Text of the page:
That is the actual size of the opening in the wall. The grill that covers it measures exactly 11.5 x 7.5 inches.

    There are no ducts for my returns....wall cavity is used by panning from the basement. I measured the available space between the studs and it is 14 iches wide.

    Ok Dash......
    If I use 1.2 sq. ft/ton I need 4.8 sq. ft.
    If I use 1.5 sq. ft/ton I need 6.0 sq. ft.

    I currently have 3.4 sq. ft. of grill now.....so I am low.

    If the 2 upstairs grills are replaced with 14x14 that will take me to 4.97 sq. ft
    If they are replaced with 14x20 that will take me to 6.1 sq. ft.

    This is just what I needed to know. Thanks guys. Sorry "OP". You can have your thread back.

    Key1

  7. #7
    Join Date
    Jul 2008
    Location
    The Colony tx.
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    3
    Thanks Dash. But not a consumer. Been disabled from job for eight years and rusty in the memory banks. {pain meds tend to do that} Just now able to set at computer for 30min. at a time Ran service for 28 years.

    The attitude from others doesn't bother me, you find elitism in any area of expertise.

    Tj

  8. #8
    Join Date
    Jul 2008
    Location
    The Colony tx.
    Posts
    3

    Red face

    Thanks Dash. But not a consumer. Been disabled from job for eight years and rusty in the memory banks. {pain meds tend to do that} Just now able to set at computer for 30min. at a time Ran service for 28 years.

    The attitude from others doesn't bother me, you find elitism in any area of expertise.

    Tj

  9. #9
    Join Date
    Aug 2002
    Location
    Office and warehouse in both Crystal River & New Port Richey ,FL
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    18,836
    You're welcome ,that consumer notice is permanent,hope you stay around the site,twenty eight years as a tech,you'll have a lot to offer here.

  10. #10
    The 10x36 and 10x24 are good for 1500 cfm capacity on the r/a...this leaves you 100 cfm short of required for the 4ton...not a huge deal(may be a little loud and minimal increased amps on blower) The real question is the size of the ducts feeding the cans...should be 18" round or equivalent minimum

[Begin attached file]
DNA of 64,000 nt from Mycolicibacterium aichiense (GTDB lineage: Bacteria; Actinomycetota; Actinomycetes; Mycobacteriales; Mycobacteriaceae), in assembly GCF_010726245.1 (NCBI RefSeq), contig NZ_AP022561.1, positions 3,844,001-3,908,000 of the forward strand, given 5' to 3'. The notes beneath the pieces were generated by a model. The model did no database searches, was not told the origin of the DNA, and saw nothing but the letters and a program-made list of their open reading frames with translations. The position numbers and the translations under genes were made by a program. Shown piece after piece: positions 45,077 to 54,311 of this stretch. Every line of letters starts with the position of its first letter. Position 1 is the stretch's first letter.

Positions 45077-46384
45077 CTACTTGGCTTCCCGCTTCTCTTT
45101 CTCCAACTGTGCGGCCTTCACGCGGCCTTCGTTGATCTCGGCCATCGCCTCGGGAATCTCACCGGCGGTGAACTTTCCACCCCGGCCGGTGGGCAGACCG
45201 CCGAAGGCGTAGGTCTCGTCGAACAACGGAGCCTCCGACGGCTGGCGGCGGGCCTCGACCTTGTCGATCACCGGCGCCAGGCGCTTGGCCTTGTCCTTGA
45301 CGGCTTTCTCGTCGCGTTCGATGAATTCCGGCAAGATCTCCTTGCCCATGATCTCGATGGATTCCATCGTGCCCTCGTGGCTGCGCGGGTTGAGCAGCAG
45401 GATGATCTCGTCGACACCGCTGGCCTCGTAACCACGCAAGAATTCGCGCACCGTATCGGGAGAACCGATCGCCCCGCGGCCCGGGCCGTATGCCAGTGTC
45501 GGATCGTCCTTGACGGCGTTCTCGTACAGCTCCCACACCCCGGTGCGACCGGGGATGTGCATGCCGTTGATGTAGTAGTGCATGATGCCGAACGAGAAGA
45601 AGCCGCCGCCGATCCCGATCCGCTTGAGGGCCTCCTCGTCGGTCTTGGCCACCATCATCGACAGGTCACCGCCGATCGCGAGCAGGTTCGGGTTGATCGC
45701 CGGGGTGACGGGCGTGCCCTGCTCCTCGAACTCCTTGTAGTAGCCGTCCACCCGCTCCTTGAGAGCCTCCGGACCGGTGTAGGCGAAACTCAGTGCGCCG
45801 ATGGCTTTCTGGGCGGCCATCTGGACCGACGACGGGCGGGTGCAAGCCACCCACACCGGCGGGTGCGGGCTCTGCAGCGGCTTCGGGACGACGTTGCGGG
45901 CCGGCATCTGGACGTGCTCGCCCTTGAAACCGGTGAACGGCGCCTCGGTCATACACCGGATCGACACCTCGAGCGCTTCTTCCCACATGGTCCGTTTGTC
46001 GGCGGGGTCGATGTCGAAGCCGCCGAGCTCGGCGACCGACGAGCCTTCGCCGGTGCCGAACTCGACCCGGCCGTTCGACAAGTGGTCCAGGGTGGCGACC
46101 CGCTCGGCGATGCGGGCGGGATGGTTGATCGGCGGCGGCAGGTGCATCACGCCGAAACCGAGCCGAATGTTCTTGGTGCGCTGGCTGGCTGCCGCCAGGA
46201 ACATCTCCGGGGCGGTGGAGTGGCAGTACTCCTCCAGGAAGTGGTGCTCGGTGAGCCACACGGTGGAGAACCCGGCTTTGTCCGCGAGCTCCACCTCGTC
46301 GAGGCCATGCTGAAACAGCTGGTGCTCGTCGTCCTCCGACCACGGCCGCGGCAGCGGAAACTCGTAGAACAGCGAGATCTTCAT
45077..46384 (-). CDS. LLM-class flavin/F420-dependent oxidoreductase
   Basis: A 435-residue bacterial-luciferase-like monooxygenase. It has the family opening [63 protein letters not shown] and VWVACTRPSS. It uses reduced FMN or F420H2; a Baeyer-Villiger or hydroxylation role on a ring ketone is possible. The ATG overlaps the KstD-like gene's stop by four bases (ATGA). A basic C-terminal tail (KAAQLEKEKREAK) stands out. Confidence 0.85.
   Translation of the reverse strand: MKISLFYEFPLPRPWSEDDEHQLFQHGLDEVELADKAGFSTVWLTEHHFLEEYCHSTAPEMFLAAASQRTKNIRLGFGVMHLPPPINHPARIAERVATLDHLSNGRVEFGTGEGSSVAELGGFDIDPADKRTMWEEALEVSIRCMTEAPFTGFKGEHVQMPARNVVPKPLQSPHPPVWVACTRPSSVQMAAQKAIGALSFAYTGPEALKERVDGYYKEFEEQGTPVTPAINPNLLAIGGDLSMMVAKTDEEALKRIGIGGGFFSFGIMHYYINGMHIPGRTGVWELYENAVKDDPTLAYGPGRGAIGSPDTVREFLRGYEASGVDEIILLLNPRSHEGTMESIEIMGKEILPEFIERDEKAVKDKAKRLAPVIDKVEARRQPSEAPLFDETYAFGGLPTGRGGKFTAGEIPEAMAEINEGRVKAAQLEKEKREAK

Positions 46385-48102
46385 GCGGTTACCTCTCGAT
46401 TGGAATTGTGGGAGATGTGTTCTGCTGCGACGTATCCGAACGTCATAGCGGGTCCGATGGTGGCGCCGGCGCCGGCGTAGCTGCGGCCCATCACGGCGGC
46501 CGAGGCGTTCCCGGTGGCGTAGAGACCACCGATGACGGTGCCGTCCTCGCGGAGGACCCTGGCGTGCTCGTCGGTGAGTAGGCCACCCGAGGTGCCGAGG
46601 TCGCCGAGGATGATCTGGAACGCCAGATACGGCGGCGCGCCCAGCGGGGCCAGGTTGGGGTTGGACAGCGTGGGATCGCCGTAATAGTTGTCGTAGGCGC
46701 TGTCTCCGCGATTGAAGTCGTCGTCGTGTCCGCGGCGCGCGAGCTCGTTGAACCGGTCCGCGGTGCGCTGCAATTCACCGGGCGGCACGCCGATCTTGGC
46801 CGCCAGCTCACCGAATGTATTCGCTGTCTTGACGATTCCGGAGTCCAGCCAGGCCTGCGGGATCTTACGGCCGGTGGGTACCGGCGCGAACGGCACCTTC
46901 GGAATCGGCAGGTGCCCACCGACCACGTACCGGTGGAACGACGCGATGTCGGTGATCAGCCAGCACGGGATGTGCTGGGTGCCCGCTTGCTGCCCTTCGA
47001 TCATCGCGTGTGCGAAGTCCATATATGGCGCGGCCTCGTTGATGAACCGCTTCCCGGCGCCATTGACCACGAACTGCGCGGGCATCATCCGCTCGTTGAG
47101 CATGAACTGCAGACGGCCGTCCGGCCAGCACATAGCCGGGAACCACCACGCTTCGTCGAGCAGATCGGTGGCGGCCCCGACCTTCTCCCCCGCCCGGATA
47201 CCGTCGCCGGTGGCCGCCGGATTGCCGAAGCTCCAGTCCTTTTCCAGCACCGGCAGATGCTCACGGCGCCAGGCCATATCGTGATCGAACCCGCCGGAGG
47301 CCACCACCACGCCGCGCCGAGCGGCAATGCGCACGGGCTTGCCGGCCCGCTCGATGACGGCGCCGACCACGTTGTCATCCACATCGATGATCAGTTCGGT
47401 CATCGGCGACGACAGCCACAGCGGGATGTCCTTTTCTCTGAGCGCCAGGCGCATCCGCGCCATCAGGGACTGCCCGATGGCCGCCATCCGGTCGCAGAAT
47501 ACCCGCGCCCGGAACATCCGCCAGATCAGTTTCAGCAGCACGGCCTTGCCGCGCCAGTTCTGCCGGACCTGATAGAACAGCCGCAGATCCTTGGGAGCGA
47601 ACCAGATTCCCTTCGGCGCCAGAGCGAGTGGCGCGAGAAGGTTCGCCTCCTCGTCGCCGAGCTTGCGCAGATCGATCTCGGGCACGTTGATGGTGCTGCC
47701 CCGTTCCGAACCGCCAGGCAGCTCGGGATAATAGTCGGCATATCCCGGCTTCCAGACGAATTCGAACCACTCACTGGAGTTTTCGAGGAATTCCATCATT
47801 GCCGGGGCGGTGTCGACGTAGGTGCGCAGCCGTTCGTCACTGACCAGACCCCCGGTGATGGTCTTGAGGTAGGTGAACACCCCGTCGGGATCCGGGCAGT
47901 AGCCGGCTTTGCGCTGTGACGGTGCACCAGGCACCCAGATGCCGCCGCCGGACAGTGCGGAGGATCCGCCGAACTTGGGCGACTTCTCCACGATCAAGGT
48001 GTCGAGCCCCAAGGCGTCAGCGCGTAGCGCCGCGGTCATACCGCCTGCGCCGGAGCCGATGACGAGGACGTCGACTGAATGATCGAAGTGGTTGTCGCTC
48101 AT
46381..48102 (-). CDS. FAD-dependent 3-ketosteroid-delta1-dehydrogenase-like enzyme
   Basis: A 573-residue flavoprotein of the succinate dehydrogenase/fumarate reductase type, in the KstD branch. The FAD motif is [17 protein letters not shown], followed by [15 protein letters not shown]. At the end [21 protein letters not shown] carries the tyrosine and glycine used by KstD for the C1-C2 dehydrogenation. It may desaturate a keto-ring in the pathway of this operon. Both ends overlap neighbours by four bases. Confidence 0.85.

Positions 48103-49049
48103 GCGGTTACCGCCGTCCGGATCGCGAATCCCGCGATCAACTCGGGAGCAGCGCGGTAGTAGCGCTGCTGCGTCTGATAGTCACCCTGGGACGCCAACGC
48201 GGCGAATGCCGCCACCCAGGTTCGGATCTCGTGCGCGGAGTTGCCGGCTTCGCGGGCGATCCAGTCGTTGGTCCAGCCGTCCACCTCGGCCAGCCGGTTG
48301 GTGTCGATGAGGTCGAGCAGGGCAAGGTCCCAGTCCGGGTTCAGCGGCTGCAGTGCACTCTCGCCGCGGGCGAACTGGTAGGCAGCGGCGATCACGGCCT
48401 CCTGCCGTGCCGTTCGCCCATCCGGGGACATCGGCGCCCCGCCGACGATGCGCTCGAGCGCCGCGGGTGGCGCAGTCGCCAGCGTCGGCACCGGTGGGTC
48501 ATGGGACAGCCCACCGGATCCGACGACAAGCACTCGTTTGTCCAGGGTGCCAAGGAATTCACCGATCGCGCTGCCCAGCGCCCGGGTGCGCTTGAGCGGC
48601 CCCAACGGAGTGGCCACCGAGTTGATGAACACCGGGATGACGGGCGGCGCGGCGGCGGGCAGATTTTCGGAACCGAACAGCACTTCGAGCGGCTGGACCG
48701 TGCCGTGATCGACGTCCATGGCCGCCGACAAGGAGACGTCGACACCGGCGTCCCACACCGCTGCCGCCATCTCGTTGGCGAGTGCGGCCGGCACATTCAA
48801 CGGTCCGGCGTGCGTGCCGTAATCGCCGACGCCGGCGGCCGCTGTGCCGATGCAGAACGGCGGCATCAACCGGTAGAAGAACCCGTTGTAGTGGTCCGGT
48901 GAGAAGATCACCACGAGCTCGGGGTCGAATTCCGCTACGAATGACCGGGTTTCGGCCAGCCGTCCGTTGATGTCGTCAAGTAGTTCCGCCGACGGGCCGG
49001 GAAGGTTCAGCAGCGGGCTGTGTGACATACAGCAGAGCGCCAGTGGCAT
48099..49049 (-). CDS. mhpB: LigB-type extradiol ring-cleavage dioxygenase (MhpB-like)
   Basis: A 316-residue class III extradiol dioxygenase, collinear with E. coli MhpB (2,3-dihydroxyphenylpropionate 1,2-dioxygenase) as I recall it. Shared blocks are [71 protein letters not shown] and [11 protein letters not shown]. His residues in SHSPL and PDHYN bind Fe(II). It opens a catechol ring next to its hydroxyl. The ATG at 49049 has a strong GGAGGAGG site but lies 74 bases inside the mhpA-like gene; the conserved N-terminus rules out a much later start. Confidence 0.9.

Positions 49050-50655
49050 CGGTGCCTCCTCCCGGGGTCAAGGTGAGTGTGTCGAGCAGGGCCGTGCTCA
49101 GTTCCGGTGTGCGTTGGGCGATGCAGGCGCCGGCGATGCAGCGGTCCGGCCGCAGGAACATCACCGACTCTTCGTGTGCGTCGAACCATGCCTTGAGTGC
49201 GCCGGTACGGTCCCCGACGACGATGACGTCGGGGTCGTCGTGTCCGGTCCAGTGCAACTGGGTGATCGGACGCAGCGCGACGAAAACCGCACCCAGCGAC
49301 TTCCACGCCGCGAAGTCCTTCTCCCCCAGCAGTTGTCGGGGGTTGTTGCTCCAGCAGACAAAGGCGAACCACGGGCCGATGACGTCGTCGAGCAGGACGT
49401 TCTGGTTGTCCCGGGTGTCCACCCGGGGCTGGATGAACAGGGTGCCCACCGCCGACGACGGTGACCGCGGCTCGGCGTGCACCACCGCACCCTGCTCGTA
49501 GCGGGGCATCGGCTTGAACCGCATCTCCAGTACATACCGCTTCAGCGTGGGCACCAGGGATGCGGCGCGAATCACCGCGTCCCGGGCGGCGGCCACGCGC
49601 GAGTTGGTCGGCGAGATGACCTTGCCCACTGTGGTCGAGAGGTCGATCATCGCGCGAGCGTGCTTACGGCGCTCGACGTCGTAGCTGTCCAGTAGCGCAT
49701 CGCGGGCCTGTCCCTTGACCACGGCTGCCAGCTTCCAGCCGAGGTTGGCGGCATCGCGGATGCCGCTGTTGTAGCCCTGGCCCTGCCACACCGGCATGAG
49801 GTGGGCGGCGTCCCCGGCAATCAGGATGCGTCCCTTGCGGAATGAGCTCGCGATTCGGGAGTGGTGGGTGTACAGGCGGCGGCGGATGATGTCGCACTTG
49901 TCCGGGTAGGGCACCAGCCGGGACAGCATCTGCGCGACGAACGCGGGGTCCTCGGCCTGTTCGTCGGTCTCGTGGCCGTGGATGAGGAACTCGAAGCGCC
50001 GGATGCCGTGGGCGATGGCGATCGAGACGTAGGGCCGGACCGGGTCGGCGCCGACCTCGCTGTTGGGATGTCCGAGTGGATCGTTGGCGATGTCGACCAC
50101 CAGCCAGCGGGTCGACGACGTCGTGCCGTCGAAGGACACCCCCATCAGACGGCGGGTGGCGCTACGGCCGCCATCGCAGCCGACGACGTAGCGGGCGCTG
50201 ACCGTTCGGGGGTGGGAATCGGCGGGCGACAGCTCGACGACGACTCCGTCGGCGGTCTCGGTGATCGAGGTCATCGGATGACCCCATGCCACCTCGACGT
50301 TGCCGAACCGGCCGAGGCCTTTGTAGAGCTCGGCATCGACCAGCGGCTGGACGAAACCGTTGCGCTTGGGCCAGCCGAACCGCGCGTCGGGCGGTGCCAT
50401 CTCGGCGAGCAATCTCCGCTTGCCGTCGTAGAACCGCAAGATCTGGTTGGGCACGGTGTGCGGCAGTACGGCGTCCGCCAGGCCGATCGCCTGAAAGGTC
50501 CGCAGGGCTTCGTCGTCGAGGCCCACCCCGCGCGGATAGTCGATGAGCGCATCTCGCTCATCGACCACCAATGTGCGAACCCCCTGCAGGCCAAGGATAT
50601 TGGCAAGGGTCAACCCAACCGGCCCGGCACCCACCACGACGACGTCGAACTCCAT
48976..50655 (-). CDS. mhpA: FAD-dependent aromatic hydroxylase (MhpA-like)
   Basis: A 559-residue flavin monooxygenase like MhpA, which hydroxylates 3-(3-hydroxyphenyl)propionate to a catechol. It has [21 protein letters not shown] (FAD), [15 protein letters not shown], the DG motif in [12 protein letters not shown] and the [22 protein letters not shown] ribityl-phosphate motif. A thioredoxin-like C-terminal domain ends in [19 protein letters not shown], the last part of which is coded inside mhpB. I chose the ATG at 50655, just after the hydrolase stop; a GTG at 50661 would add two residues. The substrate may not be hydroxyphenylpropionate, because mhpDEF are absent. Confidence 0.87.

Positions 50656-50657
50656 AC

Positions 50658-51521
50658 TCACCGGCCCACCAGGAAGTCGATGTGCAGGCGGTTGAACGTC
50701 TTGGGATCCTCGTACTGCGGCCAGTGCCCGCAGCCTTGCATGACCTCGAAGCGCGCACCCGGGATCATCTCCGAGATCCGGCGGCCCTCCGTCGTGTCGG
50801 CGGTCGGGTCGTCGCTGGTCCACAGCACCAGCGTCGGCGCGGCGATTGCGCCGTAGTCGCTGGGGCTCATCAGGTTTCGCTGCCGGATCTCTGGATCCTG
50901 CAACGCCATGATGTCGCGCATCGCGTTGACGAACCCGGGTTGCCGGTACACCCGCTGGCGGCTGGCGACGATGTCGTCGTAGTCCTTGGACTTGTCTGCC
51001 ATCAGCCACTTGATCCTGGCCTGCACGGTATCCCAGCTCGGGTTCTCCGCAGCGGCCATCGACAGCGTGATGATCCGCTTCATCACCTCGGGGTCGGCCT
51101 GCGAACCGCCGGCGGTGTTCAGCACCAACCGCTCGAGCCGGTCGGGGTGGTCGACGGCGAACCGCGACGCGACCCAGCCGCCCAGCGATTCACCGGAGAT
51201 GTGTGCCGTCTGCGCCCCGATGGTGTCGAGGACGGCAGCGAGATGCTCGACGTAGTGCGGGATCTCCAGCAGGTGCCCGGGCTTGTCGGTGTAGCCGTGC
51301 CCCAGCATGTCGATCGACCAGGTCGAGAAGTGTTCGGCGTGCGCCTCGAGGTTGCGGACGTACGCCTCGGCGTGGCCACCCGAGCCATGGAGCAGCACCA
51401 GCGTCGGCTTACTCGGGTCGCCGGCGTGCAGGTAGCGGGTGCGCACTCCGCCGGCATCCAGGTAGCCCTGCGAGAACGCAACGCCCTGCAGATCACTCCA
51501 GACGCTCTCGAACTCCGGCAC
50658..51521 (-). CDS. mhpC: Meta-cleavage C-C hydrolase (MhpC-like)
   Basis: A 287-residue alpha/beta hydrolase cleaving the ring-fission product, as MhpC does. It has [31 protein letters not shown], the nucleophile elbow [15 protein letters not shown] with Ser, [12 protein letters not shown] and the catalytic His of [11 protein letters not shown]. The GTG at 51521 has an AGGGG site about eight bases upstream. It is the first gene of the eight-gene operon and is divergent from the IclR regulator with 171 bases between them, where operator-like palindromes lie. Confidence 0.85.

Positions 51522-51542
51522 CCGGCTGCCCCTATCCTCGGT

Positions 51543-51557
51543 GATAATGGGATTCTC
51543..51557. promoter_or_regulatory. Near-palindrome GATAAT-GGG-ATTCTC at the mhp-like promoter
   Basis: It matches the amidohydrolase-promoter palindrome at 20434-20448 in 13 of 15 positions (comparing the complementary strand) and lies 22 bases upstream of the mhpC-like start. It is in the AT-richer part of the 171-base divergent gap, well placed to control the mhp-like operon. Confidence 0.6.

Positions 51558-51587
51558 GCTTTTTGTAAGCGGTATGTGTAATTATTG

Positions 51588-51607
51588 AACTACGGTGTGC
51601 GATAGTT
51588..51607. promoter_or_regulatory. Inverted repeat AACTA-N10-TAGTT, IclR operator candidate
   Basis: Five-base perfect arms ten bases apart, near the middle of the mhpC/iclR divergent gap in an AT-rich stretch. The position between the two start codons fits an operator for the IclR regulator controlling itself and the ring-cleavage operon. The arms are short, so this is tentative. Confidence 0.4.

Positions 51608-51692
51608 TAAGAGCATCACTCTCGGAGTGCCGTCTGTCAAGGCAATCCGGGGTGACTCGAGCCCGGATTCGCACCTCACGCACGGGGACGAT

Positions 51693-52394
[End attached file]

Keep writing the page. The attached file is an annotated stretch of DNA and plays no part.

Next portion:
11. #11
    Join Date
    Jul 2008
    Location
    North Dallas
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    18
    Quote Originally Posted by proairhvac View Post
    The 10x36 and 10x24 are good for 1500 cfm capacity on the r/a...this leaves you 100 cfm short of required for the 4ton...not a huge deal(may be a little loud and minimal increased amps on blower) The real question is the size of the ducts feeding the cans...should be 18" round or equivalent minimum
    Really not picking on anyone. I do believe we should all learn a thing or 2. If return is too small you'll draw less amps.

  12. #12
    Curious how a small return draws less amps...always assumed with more restriction the blower has to work harder to move air...always want to learn...could you explain?

  13. #13
    Join Date
    Mar 2008
    Location
    Houston, Texas
    Posts
    352
    Quote Originally Posted by proairhvac View Post
    Curious how a small return draws less amps...always assumed with more restriction the blower has to work harder to move air...always want to learn...could you explain?
    The blower deal more with moving the air once it is inside the blower chamber. Although the air is having a hard time getting to the blower chamber, the volume of air the blower is dealing with is relatively low for its design.

    If you increase the r/a the blower is then running fully loaded, and using more power, but it is being more productive what the power consumed. If you do a cfm / kw used evaluation this should be plain to see.

    If you wanted the blower to pull the same amperage as before adding the r/a's, simply lower the blower speed. Your cfm / kw ratio will still be better because the air has less restriction getting to the airhandler.

    Go out to your car, using a bottle jack lift the drive wheels so they aren't making contact with the surface. Put it in drive and watch it go. Your cars tire rotation / per gallon of gas likely increased off the charts. Your cars engine has a light load on it, fuel usage is very low. Performance is also very low.

    Same thing as before.

    Don't try any of this at home, unless you are paying me to show you the correct / safe way in person.